Functional constipation continues to be a common childhood problem, affecting 3 percent of children worldwide. While not a serious medical condition, functional constipation causes painful bowel movements, abdominal pain, fecal incontinence, and individual and family stress.
To ease the discomfort of chronic childhood constipation, pediatricians often recommend the over-the-counter laxative Miralax (polyethylene glycol 3350.)
The odorless, tasteless powder is typically mixed with 8 ounces of water and prescribed to children once or twice daily. Common side effects include loose bowel movements and sometimes diarrhea, bloating or nausea. These side effects typically improve when dosing is adjusted.
Miralax has lately become a topic of discussion—and scrutiny—among pediatricians, parents and the media because the Food and Drug Administration has not approved it for use in children.
According to the North American Society for Pediatric Gastroenterology, Hepatology and Nutrition (NASPGHAN), Miralax use appears to be free of serious side effects in most children.
In support of NASPHGAN, Athos Bousvaros, MD, MPH, associate chief of Boston Children’s Hospital’s Division of Gastroenterology, Hepatology and Nutrition, notes that Miralax is among the best-studied medications for childhood constipation and that studies suggest it is both safe and effective.
Miralax has been very well studied, probably more closely than any other medication over the past 15 years,” he says.
Miralax is one of many options for treating childhood constipation. The first line of defense when managing functional constipation is lifestyle modification, such as increased hydration, high-fiber diets and regular exercise prior to introducing Miralax or other forms of treatment.”
When lifestyle modifications have been exhausted, medication options for treating constipation include:
- lactulose (a non-absorbable sugar)
- magnesium hydroxide (aka Milk of Magnesia)
- senna (an herbal extract that stimulates bowel motions)
- mineral oil
It is important for clinicians to stress to parents and caregivers that these products should ONLY be used at the recommendation of a trained health care provider. Also, many pediatricians and gastroenterologists have moved away from prescribing mineral oil because of an increased risk of aspiration and of fat-soluble vitamin deficiency prompted by its use.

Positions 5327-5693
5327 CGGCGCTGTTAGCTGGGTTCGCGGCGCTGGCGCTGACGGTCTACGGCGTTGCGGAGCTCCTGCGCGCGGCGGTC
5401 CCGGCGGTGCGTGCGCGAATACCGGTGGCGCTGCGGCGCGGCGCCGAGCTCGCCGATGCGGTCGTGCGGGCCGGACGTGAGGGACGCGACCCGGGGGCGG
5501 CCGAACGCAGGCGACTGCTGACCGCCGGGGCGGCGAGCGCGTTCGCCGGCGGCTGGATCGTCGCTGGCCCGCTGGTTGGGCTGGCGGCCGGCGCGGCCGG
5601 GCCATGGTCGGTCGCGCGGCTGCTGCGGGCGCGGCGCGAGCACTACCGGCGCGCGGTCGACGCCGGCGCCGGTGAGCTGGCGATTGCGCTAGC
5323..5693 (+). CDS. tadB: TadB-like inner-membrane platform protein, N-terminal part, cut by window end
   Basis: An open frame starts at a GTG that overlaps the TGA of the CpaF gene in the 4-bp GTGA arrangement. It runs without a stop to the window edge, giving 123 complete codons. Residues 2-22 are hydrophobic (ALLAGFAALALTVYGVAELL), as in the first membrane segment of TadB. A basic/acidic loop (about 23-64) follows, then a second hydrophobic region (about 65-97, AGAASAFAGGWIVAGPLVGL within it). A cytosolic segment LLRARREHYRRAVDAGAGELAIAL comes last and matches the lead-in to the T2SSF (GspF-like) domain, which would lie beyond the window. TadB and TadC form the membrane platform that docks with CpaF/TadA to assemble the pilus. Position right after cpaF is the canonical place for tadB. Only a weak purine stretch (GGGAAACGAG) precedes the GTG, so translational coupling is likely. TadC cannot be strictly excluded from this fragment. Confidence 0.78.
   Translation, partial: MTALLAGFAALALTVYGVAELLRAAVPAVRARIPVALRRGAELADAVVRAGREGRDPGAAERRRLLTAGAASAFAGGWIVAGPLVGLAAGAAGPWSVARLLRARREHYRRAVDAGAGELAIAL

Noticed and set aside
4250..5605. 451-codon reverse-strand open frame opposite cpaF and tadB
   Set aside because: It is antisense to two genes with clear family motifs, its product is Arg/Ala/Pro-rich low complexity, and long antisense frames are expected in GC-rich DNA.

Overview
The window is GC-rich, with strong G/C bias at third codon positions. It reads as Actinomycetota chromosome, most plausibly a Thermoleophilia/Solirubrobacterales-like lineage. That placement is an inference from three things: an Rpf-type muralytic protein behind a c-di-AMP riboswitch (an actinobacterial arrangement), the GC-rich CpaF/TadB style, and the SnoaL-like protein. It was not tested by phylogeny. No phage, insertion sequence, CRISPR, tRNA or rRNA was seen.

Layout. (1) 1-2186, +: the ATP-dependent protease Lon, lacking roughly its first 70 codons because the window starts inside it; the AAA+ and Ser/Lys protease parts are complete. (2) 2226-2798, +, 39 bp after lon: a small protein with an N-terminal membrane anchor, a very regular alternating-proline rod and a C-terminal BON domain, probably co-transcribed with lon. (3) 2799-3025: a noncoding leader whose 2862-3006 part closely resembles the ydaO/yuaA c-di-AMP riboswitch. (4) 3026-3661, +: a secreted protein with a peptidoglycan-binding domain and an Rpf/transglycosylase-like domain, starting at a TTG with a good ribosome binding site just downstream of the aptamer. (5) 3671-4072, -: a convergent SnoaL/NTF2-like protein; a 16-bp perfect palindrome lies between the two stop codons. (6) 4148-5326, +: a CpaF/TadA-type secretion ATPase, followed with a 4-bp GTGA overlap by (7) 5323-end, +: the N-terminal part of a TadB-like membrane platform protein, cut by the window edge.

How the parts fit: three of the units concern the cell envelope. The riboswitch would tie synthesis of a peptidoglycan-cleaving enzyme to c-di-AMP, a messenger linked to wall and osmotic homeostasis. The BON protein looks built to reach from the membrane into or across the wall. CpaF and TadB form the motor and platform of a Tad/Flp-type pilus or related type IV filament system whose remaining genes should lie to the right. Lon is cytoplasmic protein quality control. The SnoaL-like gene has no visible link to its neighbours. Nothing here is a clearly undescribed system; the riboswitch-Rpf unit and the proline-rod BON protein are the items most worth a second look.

To assist health care workers in the management of childhood constipation in primary, secondary and tertiary care, NASPGHAN and ESPGHAN (European Society for Paediatric Gastroenterology, Hepatology, and Nutrition) elected to develop evidence-based guidelines as a joint effort.
The present guidelines—available here and co-authored by Samuel Nurko, MD, MPH, director of Boston Children’s Center for Motility and Functional Gastrointestinal Disorders—provide recommendations for the diagnostic evaluation of children presenting with constipation and the treatment of children with functional constipation.
These guidelines should not be considered a substitute for clinical judgment or as a protocol applicable to all patients. They also are not aimed at the management of patients with underlying medical conditions causing constipation, but rather just for functional constipation.
If you have questions about the care of patients with constipation, contact Boston Children’s Division of Gastroenterology, Hepatology and Nutrition.
Help your patients learn more about constipation and other gastrointestinal conditions with our complementary ebook, “When is a tummy ache not just a tummy ache?,” available for download at bostonchildrens.org/tummyache.